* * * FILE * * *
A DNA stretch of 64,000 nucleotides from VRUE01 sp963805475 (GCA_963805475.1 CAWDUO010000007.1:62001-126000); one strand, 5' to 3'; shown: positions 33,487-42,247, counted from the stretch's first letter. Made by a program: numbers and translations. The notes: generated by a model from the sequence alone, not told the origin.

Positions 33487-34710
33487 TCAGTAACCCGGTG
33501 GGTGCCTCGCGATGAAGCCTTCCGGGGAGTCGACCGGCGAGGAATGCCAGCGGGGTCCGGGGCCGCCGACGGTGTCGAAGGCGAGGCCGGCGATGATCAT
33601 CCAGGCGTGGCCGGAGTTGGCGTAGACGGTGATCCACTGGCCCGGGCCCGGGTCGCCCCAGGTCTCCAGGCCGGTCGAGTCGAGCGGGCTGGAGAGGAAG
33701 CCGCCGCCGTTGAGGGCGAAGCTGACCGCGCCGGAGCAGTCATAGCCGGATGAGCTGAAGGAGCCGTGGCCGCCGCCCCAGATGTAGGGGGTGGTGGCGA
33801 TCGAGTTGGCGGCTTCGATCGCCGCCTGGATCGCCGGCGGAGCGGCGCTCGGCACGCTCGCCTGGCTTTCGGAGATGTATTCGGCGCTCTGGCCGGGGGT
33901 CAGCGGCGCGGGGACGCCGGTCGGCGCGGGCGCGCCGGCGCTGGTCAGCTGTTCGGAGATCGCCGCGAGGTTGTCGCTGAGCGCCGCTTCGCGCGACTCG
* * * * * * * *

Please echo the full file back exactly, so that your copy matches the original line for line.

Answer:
A DNA stretch of 64,000 nucleotides from VRUE01 sp963805475 (GCA_963805475.1 CAWDUO010000007.1:62001-126000); one strand, 5' to 3'; shown: positions 33,487-42,247, counted from the stretch's first letter. Made by a program: numbers and translations. The notes: generated by a model from the sequence alone, not told the origin.

Positions 33487-34710
33487 TCAGTAACCCGGTG
33501 GGTGCCTCGCGATGAAGCCTTCCGGGGAGTCGACCGGCGAGGAATGCCAGCGGGGTCCGGGGCCGCCGACGGTGTCGAAGGCGAGGCCGGCGATGATCAT
33601 CCAGGCGTGGCCGGAGTTGGCGTAGACGGTGATCCACTGGCCCGGGCCCGGGTCGCCCCAGGTCTCCAGGCCGGTCGAGTCGAGCGGGCTGGAGAGGAAG
33701 CCGCCGCCGTTGAGGGCGAAGCTGACCGCGCCGGAGCAGTCATAGCCGGATGAGCTGAAGGAGCCGTGGCCGCCGCCCCAGATGTAGGGGGTGGTGGCGA
33801 TCGAGTTGGCGGCTTCGATCGCCGCCTGGATCGCCGGCGGAGCGGCGCTCGGCACGCTCGCCTGGCTTTCGGAGATGTATTCGGCGCTCTGGCCGGGGGT
33901 CAGCGGCGCGGGGACGCCGGTCGGCGCGGGCGCGCCGGCGCTGGTCAGCTGTTCGGAGATCGCCGCGAGGTTGTCGCTGAGCGCCGCTTCGCGCGACTCG